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What you need to know for 05/23/2017

Director: Local locations essential to realism of 'Place Beyond the Pines'

Director: Local locations essential to realism of 'Place Beyond the Pines'

Schenectady seems almost tailor-made for the canvas Derek Cianfrance used to paint his generational

Schenectady seems almost tailor-made for the canvas Derek Cianfrance used to paint his generational epic, “The Place Beyond the Pines.”

The city’s post-industrial grit accentuates his characters, casting them in shadows and hues that make them seemingly explode with life on the silver screen. From the first scenes at the Altamont Fair to the last moments in the gymnasium of the St. George Greek Orthodox Church on Clinton Street downtown, the locations breathe life into Cianfrance’s characters much in the way he intended when he decided to film in the Schenectady area.

“Because of my training in documentary film, it was important to me to shoot in real places and surround the actors with real people as much as possible to give the film that sense of place and truth,” he said in an interview after the premier at the Toronto International Film Festival on Friday.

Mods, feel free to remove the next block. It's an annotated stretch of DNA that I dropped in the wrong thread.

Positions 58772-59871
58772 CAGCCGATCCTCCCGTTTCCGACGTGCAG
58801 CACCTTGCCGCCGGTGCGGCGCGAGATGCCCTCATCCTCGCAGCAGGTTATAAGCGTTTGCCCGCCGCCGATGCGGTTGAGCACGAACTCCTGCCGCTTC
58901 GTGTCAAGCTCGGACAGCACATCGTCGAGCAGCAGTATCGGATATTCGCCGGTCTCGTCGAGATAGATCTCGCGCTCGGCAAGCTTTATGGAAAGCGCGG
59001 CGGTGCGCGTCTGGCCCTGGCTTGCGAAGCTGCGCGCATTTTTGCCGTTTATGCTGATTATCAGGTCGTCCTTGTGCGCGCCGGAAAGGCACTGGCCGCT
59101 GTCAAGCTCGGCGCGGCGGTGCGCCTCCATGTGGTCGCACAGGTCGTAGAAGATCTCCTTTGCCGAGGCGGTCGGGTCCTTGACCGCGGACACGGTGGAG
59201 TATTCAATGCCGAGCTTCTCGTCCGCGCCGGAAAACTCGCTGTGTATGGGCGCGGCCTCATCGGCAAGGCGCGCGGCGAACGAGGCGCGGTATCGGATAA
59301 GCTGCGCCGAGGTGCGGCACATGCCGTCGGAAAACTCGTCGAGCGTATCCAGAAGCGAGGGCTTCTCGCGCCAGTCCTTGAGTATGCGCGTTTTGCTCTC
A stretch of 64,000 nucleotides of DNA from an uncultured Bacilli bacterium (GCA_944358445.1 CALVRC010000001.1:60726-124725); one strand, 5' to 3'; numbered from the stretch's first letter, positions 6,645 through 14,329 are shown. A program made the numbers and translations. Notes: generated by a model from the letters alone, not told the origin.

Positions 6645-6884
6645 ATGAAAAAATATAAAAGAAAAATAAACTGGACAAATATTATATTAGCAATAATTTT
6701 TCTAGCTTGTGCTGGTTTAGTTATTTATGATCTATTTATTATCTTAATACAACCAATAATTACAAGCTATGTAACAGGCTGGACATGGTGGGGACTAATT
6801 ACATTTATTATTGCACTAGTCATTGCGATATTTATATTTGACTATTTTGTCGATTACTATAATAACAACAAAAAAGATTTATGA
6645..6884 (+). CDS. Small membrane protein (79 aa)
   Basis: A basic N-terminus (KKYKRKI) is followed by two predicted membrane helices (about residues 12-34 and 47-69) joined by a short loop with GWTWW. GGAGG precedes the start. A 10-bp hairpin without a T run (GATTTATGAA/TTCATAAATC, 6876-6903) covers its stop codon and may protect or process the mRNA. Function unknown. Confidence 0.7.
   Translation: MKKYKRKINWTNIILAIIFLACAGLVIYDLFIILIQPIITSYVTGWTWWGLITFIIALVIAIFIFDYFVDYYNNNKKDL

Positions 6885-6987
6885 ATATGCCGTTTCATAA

Described as “an epic crime drama,” the 140-minute film is a raw and cathartic tale about how one misstep can lead to a generation of turmoil. Ryan Gosling plays Luke Glanton, a carnival stunt motorcycle rider who unexpectedly learns he’s fathered son with Romina, a Latino diner waitress played by Eva Mendes.

Learning about the child brings new meaning to the life of Gosling’s character but also drives him to a sinister corner of life. During a botched robbery, his path intersects with Avery Cross, a 28-year-old rookie cop played by Bradley Cooper.

Cianfrance’s all-star cast is surrounded by scores of local people who were given prominent parts in the movie, including several Schenectady police officers, a city school district guidance counselor, an area television reporter, a local pharmacy operator and one of the county’s public defenders. The rising-star director even tapped longtime state Sen. Hugh Farley, who played himself in a speaking role that made the final cut.

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For more about the premiere of "The Place Beyond the Pines" and how Schenectady is portrayed on-screen, see Sunday's Gazette.

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